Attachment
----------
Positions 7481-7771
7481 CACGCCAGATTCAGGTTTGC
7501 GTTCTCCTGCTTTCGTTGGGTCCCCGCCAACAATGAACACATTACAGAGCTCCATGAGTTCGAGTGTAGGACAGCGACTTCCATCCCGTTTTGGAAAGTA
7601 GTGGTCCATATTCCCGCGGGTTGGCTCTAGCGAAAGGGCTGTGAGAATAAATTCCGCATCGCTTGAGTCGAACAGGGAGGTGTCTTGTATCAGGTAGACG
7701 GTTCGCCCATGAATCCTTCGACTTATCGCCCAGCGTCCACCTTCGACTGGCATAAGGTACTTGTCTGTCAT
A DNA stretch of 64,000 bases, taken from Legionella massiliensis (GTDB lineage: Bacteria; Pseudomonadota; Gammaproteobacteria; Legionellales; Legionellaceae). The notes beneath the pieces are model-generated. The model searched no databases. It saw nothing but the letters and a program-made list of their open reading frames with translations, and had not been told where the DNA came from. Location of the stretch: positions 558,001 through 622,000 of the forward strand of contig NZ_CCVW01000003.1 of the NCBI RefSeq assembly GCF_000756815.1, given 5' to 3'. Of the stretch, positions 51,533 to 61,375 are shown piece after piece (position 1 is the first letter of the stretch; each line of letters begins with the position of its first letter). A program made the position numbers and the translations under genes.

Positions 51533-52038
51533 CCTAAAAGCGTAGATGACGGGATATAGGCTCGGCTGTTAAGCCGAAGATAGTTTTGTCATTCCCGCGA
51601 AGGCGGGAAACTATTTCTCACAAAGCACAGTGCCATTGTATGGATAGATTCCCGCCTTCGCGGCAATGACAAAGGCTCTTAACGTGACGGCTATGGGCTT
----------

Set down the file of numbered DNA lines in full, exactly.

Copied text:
Positions 7481-7771
7481 CACGCCAGATTCAGGTTTGC
7501 GTTCTCCTGCTTTCGTTGGGTCCCCGCCAACAATGAACACATTACAGAGCTCCATGAGTTCGAGTGTAGGACAGCGACTTCCATCCCGTTTTGGAAAGTA
7601 GTGGTCCATATTCCCGCGGGTTGGCTCTAGCGAAAGGGCTGTGAGAATAAATTCCGCATCGCTTGAGTCGAACAGGGAGGTGTCTTGTATCAGGTAGACG
7701 GTTCGCCCATGAATCCTTCGACTTATCGCCCAGCGTCCACCTTCGACTGGCATAAGGTACTTGTCTGTCAT
A DNA stretch of 64,000 bases, taken from Legionella massiliensis (GTDB lineage: Bacteria; Pseudomonadota; Gammaproteobacteria; Legionellales; Legionellaceae). The notes beneath the pieces are model-generated. The model searched no databases. It saw nothing but the letters and a program-made list of their open reading frames with translations, and had not been told where the DNA came from. Location of the stretch: positions 558,001 through 622,000 of the forward strand of contig NZ_CCVW01000003.1 of the NCBI RefSeq assembly GCF_000756815.1, given 5' to 3'. Of the stretch, positions 51,533 to 61,375 are shown piece after piece (position 1 is the first letter of the stretch; each line of letters begins with the position of its first letter). A program made the position numbers and the translations under genes.

Positions 51533-52038
51533 CCTAAAAGCGTAGATGACGGGATATAGGCTCGGCTGTTAAGCCGAAGATAGTTTTGTCATTCCCGCGA
51601 AGGCGGGAAACTATTTCTCACAAAGCACAGTGCCATTGTATGGATAGATTCCCGCCTTCGCGGCAATGACAAAGGCTCTTAACGTGACGGCTATGGGCTT